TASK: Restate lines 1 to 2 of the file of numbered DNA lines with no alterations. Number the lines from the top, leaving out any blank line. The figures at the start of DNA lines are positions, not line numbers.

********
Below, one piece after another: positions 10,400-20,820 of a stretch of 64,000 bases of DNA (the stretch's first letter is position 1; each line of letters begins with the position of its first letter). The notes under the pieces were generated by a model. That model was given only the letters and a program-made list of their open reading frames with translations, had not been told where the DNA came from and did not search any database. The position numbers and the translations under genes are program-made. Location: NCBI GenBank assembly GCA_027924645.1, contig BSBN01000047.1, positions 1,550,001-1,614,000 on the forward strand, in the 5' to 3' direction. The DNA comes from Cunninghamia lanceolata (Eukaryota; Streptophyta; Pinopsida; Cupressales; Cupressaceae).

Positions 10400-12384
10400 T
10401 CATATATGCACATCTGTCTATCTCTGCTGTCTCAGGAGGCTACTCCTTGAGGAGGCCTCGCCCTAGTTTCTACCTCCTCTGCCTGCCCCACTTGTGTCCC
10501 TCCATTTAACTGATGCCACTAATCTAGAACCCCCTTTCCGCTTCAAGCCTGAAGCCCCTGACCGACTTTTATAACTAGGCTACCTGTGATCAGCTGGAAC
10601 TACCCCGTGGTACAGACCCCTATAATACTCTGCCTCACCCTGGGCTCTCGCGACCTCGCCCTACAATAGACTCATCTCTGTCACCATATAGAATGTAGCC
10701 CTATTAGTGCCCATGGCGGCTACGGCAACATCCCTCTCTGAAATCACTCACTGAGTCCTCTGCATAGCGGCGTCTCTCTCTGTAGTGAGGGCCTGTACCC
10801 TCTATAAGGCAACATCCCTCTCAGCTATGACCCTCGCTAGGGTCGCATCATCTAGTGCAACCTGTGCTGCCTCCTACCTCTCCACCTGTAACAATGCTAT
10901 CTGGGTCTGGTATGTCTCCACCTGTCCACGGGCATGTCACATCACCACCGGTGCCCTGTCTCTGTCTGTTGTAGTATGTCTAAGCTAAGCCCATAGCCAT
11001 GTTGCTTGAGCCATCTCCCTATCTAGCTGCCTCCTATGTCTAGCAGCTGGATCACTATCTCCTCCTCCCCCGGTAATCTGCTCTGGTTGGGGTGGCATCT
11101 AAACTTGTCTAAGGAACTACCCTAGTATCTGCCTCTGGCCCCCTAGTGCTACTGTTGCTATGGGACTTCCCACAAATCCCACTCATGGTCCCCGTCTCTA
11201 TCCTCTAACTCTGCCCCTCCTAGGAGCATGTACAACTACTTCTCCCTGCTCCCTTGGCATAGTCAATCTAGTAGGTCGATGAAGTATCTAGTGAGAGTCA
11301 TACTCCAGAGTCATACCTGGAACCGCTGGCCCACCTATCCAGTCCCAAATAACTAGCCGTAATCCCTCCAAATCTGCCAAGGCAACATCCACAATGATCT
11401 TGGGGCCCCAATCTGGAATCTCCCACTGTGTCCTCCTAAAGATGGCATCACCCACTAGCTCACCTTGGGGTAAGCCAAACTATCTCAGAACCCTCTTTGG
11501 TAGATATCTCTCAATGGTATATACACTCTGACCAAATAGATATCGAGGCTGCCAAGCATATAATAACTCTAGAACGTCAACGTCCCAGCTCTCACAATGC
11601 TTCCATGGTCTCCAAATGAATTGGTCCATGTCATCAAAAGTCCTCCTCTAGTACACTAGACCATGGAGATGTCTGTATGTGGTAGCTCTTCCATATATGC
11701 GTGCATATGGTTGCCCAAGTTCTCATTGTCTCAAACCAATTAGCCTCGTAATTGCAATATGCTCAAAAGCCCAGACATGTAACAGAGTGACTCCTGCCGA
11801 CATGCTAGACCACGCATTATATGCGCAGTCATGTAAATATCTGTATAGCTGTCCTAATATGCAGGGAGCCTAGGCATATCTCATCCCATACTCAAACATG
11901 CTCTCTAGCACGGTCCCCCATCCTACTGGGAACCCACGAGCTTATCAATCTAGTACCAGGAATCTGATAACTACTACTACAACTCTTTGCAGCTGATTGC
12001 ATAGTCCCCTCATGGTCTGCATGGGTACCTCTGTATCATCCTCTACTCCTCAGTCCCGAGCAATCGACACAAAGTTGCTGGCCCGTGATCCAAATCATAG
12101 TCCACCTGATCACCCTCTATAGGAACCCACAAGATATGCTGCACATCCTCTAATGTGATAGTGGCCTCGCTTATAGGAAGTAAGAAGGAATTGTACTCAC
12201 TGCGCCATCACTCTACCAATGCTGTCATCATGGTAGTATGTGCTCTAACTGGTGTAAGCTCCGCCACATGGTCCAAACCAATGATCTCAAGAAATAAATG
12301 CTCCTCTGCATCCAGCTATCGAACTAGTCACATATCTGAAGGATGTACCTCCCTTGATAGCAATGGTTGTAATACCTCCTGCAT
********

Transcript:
Below, one piece after another: positions 10,400-20,820 of a stretch of 64,000 bases of DNA (the stretch's first letter is position 1; each line of letters begins with the position of its first letter). The notes under the pieces were generated by a model. That model was given only the letters and a program-made list of their open reading frames with translations, had not been told where the DNA came from and did not search any database. The position numbers and the translations under genes are program-made. Location: NCBI GenBank assembly GCA_027924645.1, contig BSBN01000047.1, positions 1,550,001-1,614,000 on the forward strand, in the 5' to 3' direction. The DNA comes from Cunninghamia lanceolata (Eukaryota; Streptophyta; Pinopsida; Cupressales; Cupressaceae).

Positions 10400-12384